Pain in the eye and twitching of the eyelid are most often due to dry eyes which can be due to unstable tear film (evaporates too quickly or doesn’t coat cornea as should): meibomian gland dysfunction, mucin or aqueous deficiency (Sjogren’s syndrome associated).

The eyelid twitching is technically called Myokymia and can be due to:
1. Dry eye
2. Stress
3. Lack of sleep
4. excess Caffeine
5. Rarely —see below

More information on Myokymia:

Eyelid Myokymia 

  • Author: Byron L Lam, MD; Chief Editor: Hampton Roy Sr, MD   more…

Myokymia is characterized by spontaneous, fine fascicular contractions of muscle without muscular atrophy or weakness. Eyelid myokymia results from fascicular contractions of the orbicularis oculi muscle. Eyelid myokymia is typically unilateral, with the most common involvement being one of the lower eyelids. When multiple eyelids are involved, the fascicular contractions of each eyelid are independent of each other.
In most cases, eyelid myokymia is benign, self-limited, and not associated with any disease. Intervention is usually unnecessary. Rarely, eyelid myokymia may occur as a precursor of hemifacial spasmblepharospasm, Meige syndrome, spastic-paretic facial contracture, and multiple sclerosis.
Consisting of involuntary fine undulating contractions across the striated muscle, the pathophysiology of eyelid myokymia is not well understood. The contractions are nonsynchronous semirhythmic discharges of motor units discharging at a rate of 3-8 Hz. The discharges have intervals of 100-200 ms between individual motor bursts. The contractions are transient and intermittent. The focus of irritation is most likely the nerve fibers within the muscle. Pontine dysfunction in the region of the facial nerve nucleus also has been suggested. Possible precipitating factors include stress, fatigue, and excessive caffeine or alcohol intake.



United States

The incidence and prevalence of eyelid myokymia are unknown, but symptoms of eyelid myokymia are frequently encountered in the ophthalmic clinic.


Eyelid myokymia is a benign and self-limited condition in most patients, but, in some cases, it may be a precursor of hemifacial spasm, blepharospasm, Meige syndrome, spastic-paretic facial contracture, facial myokymia, and multiple sclerosis.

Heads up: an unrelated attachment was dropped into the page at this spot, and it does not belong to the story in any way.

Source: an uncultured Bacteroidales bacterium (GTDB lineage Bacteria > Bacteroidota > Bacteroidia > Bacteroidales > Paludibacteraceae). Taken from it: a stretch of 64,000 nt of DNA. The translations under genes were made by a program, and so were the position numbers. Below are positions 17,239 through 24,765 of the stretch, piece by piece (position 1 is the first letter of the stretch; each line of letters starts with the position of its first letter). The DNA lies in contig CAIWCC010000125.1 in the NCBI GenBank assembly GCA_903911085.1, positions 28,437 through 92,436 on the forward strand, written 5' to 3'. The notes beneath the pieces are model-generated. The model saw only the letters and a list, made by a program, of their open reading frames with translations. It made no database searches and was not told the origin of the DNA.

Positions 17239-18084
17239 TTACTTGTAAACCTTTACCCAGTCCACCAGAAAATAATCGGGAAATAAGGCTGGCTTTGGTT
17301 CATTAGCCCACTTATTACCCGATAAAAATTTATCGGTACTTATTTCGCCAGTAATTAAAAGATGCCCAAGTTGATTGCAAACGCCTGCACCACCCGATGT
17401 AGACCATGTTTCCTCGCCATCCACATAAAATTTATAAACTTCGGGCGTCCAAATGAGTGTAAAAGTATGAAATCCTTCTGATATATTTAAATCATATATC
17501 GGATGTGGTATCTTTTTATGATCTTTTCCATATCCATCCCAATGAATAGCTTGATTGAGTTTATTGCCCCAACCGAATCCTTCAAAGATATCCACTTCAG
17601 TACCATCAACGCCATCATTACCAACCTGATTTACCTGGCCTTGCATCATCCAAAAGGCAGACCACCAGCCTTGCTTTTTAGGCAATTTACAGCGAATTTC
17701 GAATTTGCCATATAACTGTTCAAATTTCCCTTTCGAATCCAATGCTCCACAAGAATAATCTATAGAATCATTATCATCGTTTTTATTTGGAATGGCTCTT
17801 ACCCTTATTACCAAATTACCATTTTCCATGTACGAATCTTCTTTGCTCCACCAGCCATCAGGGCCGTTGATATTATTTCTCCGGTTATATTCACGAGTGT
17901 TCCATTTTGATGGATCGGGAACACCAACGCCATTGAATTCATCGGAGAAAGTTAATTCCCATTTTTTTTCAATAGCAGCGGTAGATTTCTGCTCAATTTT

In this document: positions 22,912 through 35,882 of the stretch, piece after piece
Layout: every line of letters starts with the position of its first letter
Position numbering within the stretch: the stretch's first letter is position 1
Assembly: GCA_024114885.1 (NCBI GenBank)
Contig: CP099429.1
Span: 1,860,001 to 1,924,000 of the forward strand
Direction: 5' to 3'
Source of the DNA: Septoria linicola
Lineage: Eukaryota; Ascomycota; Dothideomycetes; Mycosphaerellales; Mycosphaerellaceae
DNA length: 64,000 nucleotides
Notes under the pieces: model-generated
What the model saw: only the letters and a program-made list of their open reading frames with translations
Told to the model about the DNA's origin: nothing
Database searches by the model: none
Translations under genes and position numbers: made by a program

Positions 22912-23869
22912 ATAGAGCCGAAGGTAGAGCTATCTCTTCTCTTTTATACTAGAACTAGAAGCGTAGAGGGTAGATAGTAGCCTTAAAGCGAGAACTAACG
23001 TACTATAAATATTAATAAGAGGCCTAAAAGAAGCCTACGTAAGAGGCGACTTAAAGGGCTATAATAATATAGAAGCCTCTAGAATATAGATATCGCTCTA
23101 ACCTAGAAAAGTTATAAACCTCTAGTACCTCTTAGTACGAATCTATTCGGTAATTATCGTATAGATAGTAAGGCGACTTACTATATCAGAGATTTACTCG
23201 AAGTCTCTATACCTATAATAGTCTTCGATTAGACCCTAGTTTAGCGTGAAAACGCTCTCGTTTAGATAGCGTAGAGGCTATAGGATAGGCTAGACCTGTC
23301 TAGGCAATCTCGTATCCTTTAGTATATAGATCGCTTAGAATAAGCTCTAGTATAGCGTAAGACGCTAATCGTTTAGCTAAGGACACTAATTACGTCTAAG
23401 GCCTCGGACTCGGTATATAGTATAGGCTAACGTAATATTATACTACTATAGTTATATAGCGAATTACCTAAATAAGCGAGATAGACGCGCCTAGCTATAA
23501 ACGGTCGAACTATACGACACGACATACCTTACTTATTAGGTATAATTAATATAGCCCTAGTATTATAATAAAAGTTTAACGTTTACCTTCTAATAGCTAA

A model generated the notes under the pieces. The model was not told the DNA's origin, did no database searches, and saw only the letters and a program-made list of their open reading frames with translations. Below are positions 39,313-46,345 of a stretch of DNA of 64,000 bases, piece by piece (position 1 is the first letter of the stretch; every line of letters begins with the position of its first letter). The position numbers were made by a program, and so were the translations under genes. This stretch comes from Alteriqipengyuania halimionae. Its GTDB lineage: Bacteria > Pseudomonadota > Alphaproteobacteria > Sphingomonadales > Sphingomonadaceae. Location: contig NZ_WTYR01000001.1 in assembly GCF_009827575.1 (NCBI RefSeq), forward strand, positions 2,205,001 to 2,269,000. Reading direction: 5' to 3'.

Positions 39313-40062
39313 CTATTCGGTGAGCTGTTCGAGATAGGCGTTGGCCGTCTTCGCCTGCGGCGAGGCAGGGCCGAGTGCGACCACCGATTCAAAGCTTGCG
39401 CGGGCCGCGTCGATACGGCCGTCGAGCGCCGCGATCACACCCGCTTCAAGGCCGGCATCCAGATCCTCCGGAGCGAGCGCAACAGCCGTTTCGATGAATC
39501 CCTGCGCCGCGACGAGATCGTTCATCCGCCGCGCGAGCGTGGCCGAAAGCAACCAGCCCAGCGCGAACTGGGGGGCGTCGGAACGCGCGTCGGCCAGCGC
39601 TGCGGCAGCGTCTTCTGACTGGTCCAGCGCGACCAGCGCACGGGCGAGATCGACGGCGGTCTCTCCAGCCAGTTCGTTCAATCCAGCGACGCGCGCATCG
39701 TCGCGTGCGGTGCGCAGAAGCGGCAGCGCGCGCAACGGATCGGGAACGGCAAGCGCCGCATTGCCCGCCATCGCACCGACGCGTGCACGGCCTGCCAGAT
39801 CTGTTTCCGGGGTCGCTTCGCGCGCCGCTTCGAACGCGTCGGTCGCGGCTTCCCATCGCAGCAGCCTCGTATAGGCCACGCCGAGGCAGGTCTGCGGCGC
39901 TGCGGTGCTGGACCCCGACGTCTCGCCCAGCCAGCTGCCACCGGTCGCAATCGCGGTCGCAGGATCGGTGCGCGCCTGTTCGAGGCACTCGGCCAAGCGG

Eyelid myokymia usually occurs in adults but may occur at any age.


Patients with eyelid myokymia usually note sporadic “jumping” or “twitching” of one of the lower eyelids. Eyelid myokymia may also involve one of the upper eyelids or multiple eyelids. The irregular contractions are usually unilateral and may occur intermittently for days to months.
In rare cases, the contractions may be severe enough to move the eye to produce oscillopsia.
A history of stress, fatigue, and excessive caffeine or alcohol intake may be present.


Fine fascicular nonsynchronous contractions of the orbicularis oculi may be visible if the patient has the contractions during examination. If present, the contractions are usually intermittent and are more apparently felt by the patient than visible to the observer. The symptoms often improve when the eyelid is pulled manually. Rarely, the contractions may be vigorous enough to cause movement of the globe, producing fine nystagmuslike eye movements.
If the eyelid myokymia is associated with contraction of other parts of the face, hemifacial spasm, blepharospasm, Meige syndrome, and spastic-paretic facial contracture should be excluded. Activation of the facial muscles (eg, big smile, eyelids squeezed shut) helps to determine if the eyelid myokymia is associated with contractions of other parts of the face.


The cause is unknown but may be associated with stress, fatigue, and excessive caffeine or alcohol intake.

Differential Diagnoses

Imaging Studies

Brain magnetic resonance imaging (MRI) is not needed for typical eyelid myokymia but should be considered if facial myokymia, hemifacial spasm, or spastic paretic facial contracture is suspected, as well as when eyelid myokymia is continuous.

Medical Care

Reassurance and reduction in precipitating factors, if identifiable, are appropriate for many patients.
When symptoms are severe, local subcutaneous botulinum toxin A (BOTOX®) injections of 2.5-5 units each to the affected eyelid region provide relief for 12-18 weeks. If the upper eyelid is involved, the injections should not be placed near the levator palpebrae; otherwise, ptosis lasting weeks will result.[1, 2, 3, 4, 5]
Adverse effects include temporary lid laxity, which may produce lagophthalmus, exposure keratopathy, and ptosis.
The efficacy of other agents has not been proven.


Excessive caffeine and possibly alcohol intake may be associated with eyelid myokymia.


Excessive physical exertion may be associated with eyelid myokymia.


Class Summary

May inhibit transmission of impulses in neuromuscular tissue.

OnabotulinumtoxinA (BOTOX®)

Blocks neuromuscular conduction by binding to receptor sites on motor nerve terminals, entering the nerve terminals and inhibiting the release of acetylcholine. One treatment is usually sufficient, but in persistent cases, the injection may be repeated in 4-6 mo. Injection should be used only when symptoms are severe or when oscillopsia is present. Treatment of pediatric patients is not recommended.

Further Outpatient Care

Rarely, eyelid myokymia may occur as a precursor of blepharospasm, Meige syndrome, hemifacial spasm, facial myokymia, spastic-paretic facial contracture, and multiple sclerosis.
Advise patients to return for reexamination, if there is a change in symptoms.
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